they are not "blocking me", what are you talking about, I'm telling you some sites will outright not ban select IP4s from cellphone carriers, this isn't speculation, you can look this up, you guys don't even scrape on the same level and are just talking out of your asses

    how am I going to get blocked? HOW, I'm not even doing the scraping, buying the chip, using the resources, reselling a service, none of that

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  • Fun concept!

    I was involved in a mobile provider (Limesco) that actively encouraged experimental usage like this. We didn't make it though, it's a though market catering to niche usage.

    In your case you wouldn't be the provider though, only the hoster for the hardware. As far as banning is concerned, T-mobile might get suspicious if hundreds of devices keep connecting to the same few antenna's, but they're all from different customers just hanging around in your house.

    I'd say that as long as your customers don't try to flash the base band processor and keep switching IMEI codes or such, there's little for T-mobile to get suspicious.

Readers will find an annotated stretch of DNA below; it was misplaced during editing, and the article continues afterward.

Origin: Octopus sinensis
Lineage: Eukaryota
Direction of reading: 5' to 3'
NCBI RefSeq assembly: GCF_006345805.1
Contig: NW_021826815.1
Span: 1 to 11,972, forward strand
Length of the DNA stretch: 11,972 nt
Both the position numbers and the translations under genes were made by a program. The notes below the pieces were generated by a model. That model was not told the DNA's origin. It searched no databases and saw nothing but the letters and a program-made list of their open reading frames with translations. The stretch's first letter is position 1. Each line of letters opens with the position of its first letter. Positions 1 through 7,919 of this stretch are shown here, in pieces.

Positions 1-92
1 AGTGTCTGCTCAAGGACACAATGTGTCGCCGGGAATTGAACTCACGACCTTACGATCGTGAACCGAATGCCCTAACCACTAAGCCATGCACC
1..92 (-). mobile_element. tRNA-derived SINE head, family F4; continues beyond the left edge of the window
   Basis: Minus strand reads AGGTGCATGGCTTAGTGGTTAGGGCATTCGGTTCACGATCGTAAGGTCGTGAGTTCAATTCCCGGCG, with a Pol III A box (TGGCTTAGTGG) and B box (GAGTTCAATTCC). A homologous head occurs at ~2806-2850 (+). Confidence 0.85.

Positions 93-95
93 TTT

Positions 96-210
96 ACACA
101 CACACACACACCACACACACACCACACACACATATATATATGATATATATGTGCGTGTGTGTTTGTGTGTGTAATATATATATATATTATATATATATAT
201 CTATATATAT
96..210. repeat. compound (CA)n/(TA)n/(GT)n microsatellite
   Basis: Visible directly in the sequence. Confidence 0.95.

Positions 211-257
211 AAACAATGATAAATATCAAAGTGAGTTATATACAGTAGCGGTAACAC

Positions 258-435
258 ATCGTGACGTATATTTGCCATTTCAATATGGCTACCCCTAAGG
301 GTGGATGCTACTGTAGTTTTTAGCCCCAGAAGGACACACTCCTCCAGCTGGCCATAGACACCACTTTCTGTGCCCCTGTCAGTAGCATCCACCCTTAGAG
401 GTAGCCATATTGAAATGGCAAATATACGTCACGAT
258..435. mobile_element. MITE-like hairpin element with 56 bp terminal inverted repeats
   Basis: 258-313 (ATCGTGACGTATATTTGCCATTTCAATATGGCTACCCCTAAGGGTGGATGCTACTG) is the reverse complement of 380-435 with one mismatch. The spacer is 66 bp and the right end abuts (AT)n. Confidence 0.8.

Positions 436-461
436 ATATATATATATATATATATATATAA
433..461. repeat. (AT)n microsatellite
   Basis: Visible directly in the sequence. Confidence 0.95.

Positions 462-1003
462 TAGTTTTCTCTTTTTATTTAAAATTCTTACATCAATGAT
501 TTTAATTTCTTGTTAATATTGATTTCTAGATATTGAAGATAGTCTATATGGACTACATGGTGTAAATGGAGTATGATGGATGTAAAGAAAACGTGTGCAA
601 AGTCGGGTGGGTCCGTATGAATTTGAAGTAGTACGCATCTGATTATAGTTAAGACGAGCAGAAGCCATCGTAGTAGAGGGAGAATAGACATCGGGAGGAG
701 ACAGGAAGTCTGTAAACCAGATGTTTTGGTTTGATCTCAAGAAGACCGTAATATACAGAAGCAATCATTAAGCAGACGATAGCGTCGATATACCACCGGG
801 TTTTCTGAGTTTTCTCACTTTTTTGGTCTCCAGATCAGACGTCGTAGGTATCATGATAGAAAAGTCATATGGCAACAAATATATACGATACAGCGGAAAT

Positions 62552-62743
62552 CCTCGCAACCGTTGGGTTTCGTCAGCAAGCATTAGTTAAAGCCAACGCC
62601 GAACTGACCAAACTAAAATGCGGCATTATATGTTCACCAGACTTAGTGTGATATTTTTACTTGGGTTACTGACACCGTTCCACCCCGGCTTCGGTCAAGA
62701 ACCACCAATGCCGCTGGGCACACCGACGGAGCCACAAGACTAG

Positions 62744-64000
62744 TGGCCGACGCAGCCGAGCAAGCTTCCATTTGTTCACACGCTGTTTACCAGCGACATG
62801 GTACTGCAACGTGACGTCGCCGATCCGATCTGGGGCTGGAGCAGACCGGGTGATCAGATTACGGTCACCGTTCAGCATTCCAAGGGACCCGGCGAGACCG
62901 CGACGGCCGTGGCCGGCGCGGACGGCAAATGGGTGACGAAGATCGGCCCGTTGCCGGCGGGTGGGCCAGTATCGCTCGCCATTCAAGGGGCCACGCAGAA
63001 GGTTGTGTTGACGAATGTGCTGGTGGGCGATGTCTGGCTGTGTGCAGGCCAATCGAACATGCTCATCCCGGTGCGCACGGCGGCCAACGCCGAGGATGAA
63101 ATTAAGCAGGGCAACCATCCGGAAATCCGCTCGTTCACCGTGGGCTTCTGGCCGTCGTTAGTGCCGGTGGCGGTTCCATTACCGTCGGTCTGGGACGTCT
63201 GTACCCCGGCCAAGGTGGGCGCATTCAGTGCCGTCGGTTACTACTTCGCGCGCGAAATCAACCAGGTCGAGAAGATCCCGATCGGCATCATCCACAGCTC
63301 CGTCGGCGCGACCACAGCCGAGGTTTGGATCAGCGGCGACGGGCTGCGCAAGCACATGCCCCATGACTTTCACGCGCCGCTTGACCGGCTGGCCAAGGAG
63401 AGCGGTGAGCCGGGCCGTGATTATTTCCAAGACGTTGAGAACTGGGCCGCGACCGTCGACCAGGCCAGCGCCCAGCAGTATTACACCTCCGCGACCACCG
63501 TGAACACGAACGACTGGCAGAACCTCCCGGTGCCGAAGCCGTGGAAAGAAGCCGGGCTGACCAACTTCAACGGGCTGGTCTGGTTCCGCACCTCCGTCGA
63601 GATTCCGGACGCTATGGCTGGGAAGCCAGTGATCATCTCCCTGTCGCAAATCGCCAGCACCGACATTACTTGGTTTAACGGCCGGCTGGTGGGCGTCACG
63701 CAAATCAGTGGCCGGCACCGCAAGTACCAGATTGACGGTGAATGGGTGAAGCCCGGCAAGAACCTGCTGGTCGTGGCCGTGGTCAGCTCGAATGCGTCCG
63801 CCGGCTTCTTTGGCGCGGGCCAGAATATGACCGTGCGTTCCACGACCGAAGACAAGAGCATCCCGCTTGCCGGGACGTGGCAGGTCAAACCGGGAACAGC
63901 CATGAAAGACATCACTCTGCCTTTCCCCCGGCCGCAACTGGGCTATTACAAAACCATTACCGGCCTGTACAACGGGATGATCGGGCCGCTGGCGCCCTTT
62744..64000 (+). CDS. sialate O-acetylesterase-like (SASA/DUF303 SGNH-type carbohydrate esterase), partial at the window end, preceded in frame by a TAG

• At least in the US, GSM and 3G are both pretty near dead. It's LTE or 5G now. This "colo" notion sounds close to scamming-as-a-service if you're trying to do it at scale. For a one-off, it's easy enough to scrounge an old phone and plug it in somewhere.

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  • We are moving from SIM to e-SIM, much easier.

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  • @AuroraZero said: faster then it takes a cow to piss

    does this imply cows piss too fast?

    youtube.com/watch?v=k1BneeJTDcU

  • alentoalento Hosting ProviderOGServices Provider

    So the OP @GirlButGuyIRL is talking about SIM card hosting. A thing in the civilized world, but not so in the U.S. I suspect that this is due to regulations or some other American exceptionalism. Too bad, as I needed and searched for exactly the same thing extensively in the past.

    What I did as a solution, was to order a SIM card from a MVNO of T-Mobile's, Ultra Mobile, which unlike most MVNO's allows international roaming. Additionally, they also support wi-fi calling. I now can receive my 2FA SMS codes for banks and other companies which require a US based phone number, while being outside of the country.

    Ultra Mobile, btw, is $3 per month, and SMS reception while roaming is 10 cents per incoming SMS in most countries. Using wi-fi calling, incoming SMS's are free.

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  • havochavoc OGContent Writer

    You'd effectively be competing against the residential proxy market.

    The odds are not in your favour